Where joint or muscular dysfunction has crept in unawares, resulting in posture and movement purity corruption, subconscious human movement may no longer fall within an optimal range. Such adulterated movement will likely lead to a shift in centre of gravity, faulty loading through the muscles and uneven forces passing through the joints (see sway posture example above). If left unchecked the chronic application of such faulty movement can lead to muscular tension, fascial adhesions, joint wear and tear and the gradual breakdown of important structural tissues. These undesirable, dysfunctional outcomes can be managed and reversed if they are identified, and a suitable corrective strategy is introduced and applied.
A corrective strategy should involve a carefully planned process of adjustment and relearning of motor control. An effective way to support a client and plan to correct their faulty movement patterns is as follows:
- carry out a postural assessment and identify any existing faulty positioning
- carefully assess movement purity and identify any visible restrictions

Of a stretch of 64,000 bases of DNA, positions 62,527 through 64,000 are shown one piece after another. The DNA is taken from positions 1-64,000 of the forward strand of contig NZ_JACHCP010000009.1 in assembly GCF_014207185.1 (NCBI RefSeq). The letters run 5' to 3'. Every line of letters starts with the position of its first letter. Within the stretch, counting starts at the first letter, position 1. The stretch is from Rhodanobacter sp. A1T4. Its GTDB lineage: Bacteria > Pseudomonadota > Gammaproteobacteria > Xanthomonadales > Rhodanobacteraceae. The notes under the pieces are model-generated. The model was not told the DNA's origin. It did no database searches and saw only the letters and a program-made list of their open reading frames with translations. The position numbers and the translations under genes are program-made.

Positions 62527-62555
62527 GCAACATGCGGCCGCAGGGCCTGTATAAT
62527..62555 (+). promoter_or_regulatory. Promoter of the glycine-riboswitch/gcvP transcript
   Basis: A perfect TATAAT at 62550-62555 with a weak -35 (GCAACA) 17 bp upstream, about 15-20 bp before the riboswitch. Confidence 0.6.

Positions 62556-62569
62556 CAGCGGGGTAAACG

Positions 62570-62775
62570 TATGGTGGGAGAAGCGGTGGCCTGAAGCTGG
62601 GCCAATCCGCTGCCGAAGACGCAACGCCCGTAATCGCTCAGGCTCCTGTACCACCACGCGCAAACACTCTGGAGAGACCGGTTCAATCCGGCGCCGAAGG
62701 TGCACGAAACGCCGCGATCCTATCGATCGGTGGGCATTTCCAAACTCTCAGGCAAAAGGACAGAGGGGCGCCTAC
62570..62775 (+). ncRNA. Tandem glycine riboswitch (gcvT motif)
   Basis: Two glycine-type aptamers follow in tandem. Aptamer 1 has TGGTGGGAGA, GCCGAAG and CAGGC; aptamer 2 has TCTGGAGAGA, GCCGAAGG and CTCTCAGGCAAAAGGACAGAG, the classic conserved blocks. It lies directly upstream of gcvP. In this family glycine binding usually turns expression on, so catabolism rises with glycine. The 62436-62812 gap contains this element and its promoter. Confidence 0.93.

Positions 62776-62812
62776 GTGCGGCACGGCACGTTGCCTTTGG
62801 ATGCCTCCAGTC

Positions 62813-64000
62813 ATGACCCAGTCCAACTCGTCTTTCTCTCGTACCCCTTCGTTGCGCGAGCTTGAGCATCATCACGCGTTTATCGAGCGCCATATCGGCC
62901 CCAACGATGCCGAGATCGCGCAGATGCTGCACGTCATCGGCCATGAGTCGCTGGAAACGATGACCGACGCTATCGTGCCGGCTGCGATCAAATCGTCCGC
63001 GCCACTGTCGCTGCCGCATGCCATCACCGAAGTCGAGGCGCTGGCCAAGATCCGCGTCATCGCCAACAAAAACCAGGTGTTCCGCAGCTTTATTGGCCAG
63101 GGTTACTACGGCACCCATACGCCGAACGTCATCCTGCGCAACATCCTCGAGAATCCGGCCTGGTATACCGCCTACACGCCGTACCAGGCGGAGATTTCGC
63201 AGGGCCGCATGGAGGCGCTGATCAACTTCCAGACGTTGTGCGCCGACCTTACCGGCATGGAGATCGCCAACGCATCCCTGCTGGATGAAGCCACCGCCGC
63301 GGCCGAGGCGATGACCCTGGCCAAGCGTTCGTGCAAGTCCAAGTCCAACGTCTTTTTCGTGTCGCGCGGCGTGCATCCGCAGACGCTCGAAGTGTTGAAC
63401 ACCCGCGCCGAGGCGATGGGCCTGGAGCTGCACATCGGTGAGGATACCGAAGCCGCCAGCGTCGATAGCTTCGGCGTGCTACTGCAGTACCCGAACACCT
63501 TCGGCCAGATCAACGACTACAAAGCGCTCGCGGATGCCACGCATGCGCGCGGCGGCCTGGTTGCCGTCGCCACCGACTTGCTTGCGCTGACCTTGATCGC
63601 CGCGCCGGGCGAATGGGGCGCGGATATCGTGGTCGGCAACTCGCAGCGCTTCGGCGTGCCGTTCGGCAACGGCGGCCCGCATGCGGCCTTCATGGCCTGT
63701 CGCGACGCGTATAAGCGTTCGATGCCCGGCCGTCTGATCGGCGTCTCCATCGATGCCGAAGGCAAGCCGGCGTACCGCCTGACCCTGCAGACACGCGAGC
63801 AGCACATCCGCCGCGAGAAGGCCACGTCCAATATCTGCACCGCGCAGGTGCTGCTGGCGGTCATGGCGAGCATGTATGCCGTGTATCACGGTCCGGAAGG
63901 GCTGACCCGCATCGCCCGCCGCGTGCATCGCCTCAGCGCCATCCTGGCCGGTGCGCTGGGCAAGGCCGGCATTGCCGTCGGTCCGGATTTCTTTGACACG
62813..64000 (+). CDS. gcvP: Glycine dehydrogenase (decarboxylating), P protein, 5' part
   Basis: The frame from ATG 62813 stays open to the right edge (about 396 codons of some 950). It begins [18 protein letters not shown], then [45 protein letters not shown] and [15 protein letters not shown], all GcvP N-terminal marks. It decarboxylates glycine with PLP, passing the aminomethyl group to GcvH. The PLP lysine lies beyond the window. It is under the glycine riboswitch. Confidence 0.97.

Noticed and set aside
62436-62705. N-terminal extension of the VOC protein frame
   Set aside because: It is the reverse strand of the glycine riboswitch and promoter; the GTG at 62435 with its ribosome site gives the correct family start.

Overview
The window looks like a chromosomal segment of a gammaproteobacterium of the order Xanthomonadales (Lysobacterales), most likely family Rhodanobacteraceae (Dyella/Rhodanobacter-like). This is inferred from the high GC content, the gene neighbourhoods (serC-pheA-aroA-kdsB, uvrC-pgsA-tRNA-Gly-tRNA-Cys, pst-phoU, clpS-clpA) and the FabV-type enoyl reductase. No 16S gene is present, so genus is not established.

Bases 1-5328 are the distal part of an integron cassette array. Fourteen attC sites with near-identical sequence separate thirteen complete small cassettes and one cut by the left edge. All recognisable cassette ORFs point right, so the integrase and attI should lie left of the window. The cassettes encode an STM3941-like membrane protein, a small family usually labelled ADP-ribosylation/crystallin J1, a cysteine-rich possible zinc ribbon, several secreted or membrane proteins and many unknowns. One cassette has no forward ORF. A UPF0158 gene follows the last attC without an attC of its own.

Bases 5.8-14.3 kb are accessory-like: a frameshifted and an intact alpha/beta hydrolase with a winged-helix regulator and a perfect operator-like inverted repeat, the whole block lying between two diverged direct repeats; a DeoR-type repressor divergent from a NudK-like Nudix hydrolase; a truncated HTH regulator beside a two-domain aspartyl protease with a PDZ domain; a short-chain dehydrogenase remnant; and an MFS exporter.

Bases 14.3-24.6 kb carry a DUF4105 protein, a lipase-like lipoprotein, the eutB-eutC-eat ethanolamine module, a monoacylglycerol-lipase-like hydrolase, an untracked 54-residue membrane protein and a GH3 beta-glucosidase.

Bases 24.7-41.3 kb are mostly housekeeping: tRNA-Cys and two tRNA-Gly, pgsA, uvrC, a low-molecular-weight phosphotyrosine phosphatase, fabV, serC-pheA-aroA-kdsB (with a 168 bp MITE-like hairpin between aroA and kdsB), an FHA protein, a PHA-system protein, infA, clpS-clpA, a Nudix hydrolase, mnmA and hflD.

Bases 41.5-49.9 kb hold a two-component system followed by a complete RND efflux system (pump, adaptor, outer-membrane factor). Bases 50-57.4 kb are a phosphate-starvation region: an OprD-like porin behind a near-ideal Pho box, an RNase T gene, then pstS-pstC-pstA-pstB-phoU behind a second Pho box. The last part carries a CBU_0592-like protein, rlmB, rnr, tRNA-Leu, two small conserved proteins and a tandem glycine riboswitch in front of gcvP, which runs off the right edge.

- determine the dysfunctional muscles based upon the posture and movement assessment observations
- mobilise joint and muscle range of motion where limitations exist
- select relevant activation exercises for any under-active muscles within the kinetic chain
- apply an appropriate level of intensity within each stage to ensure good position and technique are always paramount
- gradually progress the physical challenge towards optimal function, provided movement purity is maintained
It would be impossible in a simple blog to cover all variations in postural position and movement dysfunction. But here is an example of a common and relatively simple dysfunction to address.
The Flat Back posture
- Thoracic spine in a flexed position – resulting in protracted shoulder girdle
- Cervical spine in an extended position – resulting in forward head carriage
- Pelvis is in a posterior tilted position
- Hips are in an extended position
Overactive, shortened muscles that most likely require stretching:
- Hamstring group
- Rectus abdominis
- Upper trapezius
Underactive, lengthened muscles that most likely need strengthening:
- Mid-trapezius and rhomboids
- Neck flexors
- Lumbar erector spinae
These stretches and exercises may become part of an effective workout preparation strategy for 10 minutes before each gym session. They can even be done as part of light activity on a rest/recovery day. Committing to the regular application of such a strategy can be a powerful tool in resolving postural imbalances. This will in turn improve functional daily movement, which ultimately will lead to better performance in the long term.
Check out our course
Similar posture and movement analysis content is taught within our flagship certification, the Nordic Personal Trainer Certificate, within the Testing and Movement Screening module. To find out more, click the link above or visit our website http://www.nordicfitnesseducation.com